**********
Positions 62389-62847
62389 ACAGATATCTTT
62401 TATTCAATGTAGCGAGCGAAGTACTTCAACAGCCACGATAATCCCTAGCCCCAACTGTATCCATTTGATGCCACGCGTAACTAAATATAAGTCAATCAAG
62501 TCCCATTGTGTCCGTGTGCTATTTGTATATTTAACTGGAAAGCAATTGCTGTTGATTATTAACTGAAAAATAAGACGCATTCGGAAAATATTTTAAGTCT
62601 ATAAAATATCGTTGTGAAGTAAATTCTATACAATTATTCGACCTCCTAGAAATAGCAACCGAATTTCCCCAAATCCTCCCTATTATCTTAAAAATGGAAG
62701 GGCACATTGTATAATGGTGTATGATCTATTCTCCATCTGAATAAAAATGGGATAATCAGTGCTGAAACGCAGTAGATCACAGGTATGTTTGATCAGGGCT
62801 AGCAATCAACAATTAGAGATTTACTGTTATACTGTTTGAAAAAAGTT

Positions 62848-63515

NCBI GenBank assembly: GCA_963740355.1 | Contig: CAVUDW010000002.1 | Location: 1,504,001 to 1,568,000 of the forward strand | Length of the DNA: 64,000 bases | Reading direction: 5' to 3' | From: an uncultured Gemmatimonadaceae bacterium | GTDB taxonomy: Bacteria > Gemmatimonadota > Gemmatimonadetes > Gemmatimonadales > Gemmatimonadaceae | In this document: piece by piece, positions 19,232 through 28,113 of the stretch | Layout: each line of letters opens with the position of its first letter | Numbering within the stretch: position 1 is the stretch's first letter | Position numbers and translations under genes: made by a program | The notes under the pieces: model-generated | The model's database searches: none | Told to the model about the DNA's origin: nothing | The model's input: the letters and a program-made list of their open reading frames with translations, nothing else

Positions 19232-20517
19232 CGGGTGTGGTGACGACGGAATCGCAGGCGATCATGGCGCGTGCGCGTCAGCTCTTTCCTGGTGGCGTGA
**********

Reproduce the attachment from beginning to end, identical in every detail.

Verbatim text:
Positions 62389-62847
62389 ACAGATATCTTT
62401 TATTCAATGTAGCGAGCGAAGTACTTCAACAGCCACGATAATCCCTAGCCCCAACTGTATCCATTTGATGCCACGCGTAACTAAATATAAGTCAATCAAG
62501 TCCCATTGTGTCCGTGTGCTATTTGTATATTTAACTGGAAAGCAATTGCTGTTGATTATTAACTGAAAAATAAGACGCATTCGGAAAATATTTTAAGTCT
62601 ATAAAATATCGTTGTGAAGTAAATTCTATACAATTATTCGACCTCCTAGAAATAGCAACCGAATTTCCCCAAATCCTCCCTATTATCTTAAAAATGGAAG
62701 GGCACATTGTATAATGGTGTATGATCTATTCTCCATCTGAATAAAAATGGGATAATCAGTGCTGAAACGCAGTAGATCACAGGTATGTTTGATCAGGGCT
62801 AGCAATCAACAATTAGAGATTTACTGTTATACTGTTTGAAAAAAGTT

Positions 62848-63515

NCBI GenBank assembly: GCA_963740355.1 | Contig: CAVUDW010000002.1 | Location: 1,504,001 to 1,568,000 of the forward strand | Length of the DNA: 64,000 bases | Reading direction: 5' to 3' | From: an uncultured Gemmatimonadaceae bacterium | GTDB taxonomy: Bacteria > Gemmatimonadota > Gemmatimonadetes > Gemmatimonadales > Gemmatimonadaceae | In this document: piece by piece, positions 19,232 through 28,113 of the stretch | Layout: each line of letters opens with the position of its first letter | Numbering within the stretch: position 1 is the stretch's first letter | Position numbers and translations under genes: made by a program | The notes under the pieces: model-generated | The model's database searches: none | Told to the model about the DNA's origin: nothing | The model's input: the letters and a program-made list of their open reading frames with translations, nothing else

Positions 19232-20517
19232 CGGGTGTGGTGACGACGGAATCGCAGGCGATCATGGCGCGTGCGCGTCAGCTCTTTCCTGGTGGCGTGA